Employers under Federal OSHA’s jurisdiction were required to begin reporting by January 1. If your establishment is located in the jurisdiction of a state-run OSHA program, you may want to contact your state agency for the implementation date.
Are you ready for the July 1 deadline for Toxics Release Inventory (TRI) reporting of your releases, disposals and off-site transfers of listed toxic chemicals? Look HERE for guidance on TRI Form R (and Form A) reporting.
We have put together an informational presentation – as shown in the above screen capture of the title page – to help you and responsible personnel in your organization understand the reporting requirements set forth in the Emergency Planning and Community Right-to-Know Act (EPCRA), which include the annual TRI reports. This presentation is described in greater detail and accessible HERE. Both free PDF download and fully editable Powerpoint presentation (PPT) formats are available.
Continue reading “How to Comply with Toxics Release Inventory Reporting Requirements”
Um, yeah, this may not be the best example of drum storage…
Once again, the March 1 deadline looms for large quantity generators of hazardous waste as well as facilities that treated, stored or disposed of hazardous waste on-site to submit their hazardous waste biennial reports to the US Environmental Protection Agency.
If in any month in 2013 your facility
- generated more than 1,000 kilograms (2,200 pounds, or about four to five 55-gallon barrels) of RCRA hazardous waste,
- generated or accumulated more than 1 kg of acute hazardous waste, or
- generated or accumulated more than 100 kg of spill cleanup material contaminated with acute hazardous waste,
then you are a RCRA Large Quantity Generator (LQG) and must complete and file the 2013 Hazardous Waste Report. Hazardous wastes imported to your facility from a foreign country should be included in your generator count.
And if in 2013 your facility treated, stored or disposed of hazardous wastes on-site as a permitted hazardous waste facility, you must complete and file the 2013 report.
Continue reading “As Time Goes By… the Hazardous Waste Biennial Report Comes Due!”
Changes to Tier Two Hazardous Chemical Inventory reporting requirements are now effective!
On July 13, 2012, EPA published a final rule to revise Tier I and Tier II reporting forms, as well as the Confidential Location Information Sheet. The revisions added some new data elements and revised some existing data elements.
The rule became effective on January 1, 2014. Facilities must comply with the new requirements on the Tier II inventory form for reporting year 2013, which is due by March 1, 2014. (Note that your state may have specific requirements for reporting and submission the Tier II inventory form and/or the state reporting form or format. Contact T. Cozzie Consulting or your state for information on state specific reporting requirements.)
The reporting requirements under the community right-to-know provisions of EPCRA sections 311 and 312 are on-going obligations. These requirements apply to owners and operators of facilities that store hazardous chemicals in quantities at or above reporting thresholds specified in 40 CFR part 370. Under EPCRA section 312, if a hazardous chemical is present at or above the reporting threshold , the facility owner or operator is required to submit an emergency and hazardous chemical inventory form (Tier II or state equivalent, as no states currently accept the shorter Tier 1 form) to the SERC, LEPC and the local fire department by March 1 annually.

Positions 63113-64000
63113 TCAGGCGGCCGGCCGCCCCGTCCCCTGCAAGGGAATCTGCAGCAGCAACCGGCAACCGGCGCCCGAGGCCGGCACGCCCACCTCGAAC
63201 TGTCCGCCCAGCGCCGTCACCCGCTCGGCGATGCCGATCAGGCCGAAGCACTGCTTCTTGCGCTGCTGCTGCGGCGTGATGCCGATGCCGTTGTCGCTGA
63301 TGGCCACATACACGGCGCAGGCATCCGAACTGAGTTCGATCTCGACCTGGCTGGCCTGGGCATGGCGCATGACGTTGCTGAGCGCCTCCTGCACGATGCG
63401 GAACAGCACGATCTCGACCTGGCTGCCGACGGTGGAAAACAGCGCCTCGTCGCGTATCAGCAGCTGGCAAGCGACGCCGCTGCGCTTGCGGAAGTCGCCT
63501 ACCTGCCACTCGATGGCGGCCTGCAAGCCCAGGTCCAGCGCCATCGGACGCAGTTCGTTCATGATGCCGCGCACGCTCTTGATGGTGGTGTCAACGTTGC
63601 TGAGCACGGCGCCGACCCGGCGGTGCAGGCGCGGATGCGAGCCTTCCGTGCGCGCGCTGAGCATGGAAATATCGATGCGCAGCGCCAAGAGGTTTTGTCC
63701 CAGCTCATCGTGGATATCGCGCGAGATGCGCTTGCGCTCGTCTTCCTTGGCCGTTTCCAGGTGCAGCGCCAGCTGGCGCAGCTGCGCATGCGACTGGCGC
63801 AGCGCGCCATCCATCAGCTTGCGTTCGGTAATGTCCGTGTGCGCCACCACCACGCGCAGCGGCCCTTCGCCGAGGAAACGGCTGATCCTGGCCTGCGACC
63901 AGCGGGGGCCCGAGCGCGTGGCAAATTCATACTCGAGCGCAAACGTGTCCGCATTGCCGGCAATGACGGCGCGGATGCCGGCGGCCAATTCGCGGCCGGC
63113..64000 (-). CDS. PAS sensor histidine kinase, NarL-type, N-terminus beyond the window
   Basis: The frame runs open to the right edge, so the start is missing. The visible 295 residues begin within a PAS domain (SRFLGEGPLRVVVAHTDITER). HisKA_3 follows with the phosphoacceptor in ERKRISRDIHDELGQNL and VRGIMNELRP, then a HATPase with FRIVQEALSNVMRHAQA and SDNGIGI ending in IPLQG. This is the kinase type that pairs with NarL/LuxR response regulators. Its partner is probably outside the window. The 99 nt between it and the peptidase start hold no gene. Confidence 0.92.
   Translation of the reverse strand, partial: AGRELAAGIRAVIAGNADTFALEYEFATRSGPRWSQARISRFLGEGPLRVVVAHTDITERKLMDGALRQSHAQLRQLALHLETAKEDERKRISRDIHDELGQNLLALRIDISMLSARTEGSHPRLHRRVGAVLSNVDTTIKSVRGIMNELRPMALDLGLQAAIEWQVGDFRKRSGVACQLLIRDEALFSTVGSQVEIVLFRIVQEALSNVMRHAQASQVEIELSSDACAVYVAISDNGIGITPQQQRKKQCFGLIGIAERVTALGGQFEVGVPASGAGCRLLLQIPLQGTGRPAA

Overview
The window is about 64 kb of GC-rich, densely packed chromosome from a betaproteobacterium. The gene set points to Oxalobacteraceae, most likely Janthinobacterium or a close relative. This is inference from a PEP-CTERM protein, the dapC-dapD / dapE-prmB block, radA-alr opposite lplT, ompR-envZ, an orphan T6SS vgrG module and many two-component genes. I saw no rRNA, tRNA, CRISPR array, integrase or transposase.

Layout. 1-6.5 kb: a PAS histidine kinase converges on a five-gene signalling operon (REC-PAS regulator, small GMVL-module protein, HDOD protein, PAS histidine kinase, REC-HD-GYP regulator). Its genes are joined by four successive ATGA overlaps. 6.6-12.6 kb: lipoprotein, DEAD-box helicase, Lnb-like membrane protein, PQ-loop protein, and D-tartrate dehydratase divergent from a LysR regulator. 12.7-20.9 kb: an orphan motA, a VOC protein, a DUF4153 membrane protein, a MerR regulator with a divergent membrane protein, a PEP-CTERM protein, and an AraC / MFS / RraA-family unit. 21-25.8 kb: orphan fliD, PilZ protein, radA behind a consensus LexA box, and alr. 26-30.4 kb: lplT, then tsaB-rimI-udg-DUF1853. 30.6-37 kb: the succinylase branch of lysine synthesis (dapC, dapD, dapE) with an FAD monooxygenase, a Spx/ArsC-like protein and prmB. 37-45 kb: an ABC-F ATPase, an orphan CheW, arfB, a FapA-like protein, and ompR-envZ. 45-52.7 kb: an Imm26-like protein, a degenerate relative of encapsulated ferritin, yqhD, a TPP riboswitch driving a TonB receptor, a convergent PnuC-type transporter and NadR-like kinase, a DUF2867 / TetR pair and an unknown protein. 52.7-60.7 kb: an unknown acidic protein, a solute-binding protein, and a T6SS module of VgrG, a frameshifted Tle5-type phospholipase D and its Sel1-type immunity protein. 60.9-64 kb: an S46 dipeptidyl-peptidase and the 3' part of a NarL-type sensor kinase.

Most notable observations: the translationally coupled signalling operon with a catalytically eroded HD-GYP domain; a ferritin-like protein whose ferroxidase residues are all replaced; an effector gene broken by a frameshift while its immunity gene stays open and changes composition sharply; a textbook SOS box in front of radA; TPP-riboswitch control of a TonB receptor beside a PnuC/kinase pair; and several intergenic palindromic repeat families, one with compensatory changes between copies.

Changes to the reporting requirements that take effect for the 2013 reporting year include the following:
Continue reading “Tier Two. Almost due. So, what’s new?”
In a December 30, 2013, final action, the Environmental Protection Agency has announced that use by persons performing All Appropriate Inquiries under CERCLA of the recently approved ASTM E1527-13 Standard, “Standard Practice for Environmental Site Assessments: Phase I Environmental Site Assessment Process,” is appropriate and acceptable to demonstrate compliance with the AAI Rule (40 CFR Part 312).
To the consternation of many, EPA’s amendment to the AAI Rule to allow use of the E1527-13 Standard did not also delete reference to the ASTM E1527-05 Standard, which E1527-13 updates, modifies and replaces. EPA indicated in publication of the December 30 rule amendment that a future rulemaking would propose removal of the E1527-05 reference from the AAI Rule, subject to public comment and the rigors of the rulemaking process. In the meantime, All Appropriate Inquiries under CERCLA can be satisfied by conformance with procedures specified by the ASTM E1527-13 or ASTM E1527-05 “Standard Practice for Environmental Site Assessments: Phase I Environmental Site Assessment Process”; similar procedures set forth in the ASTM E2247-08 “Standard Practice for Environmental Site Assessments: Phase I Environmental Site Assessment Process for Forestland or Rural Property” where applicable; or the standards and practices set forth at 40 CFR Part 312 itself.
We will shortly update our All Appropriate Inquiries page to review the changes made to the E1527-13 Standard and AAI Rule. If you have questions in the meantime or need assistance with Environmental Due Diligence services, please contact T. Cozzie Consulting Inc.
As a reminder, OSHA requires that employees be trained on the container labeling and safety data sheet requirements of the revised hazard communication standard by December 1, 2013. If you haven’t yet provided this training and desire assistance with it, T. Cozzie Consulting has put together a presentation (Powerpoint slides and PDF document) that details the required information.
For more information and to purchase this training presentation, go to www.tcozzie.com/products/ghs2013/.
A few screen shots from this presentation follow:
Continue reading “HazCom Training Deadline Looms…”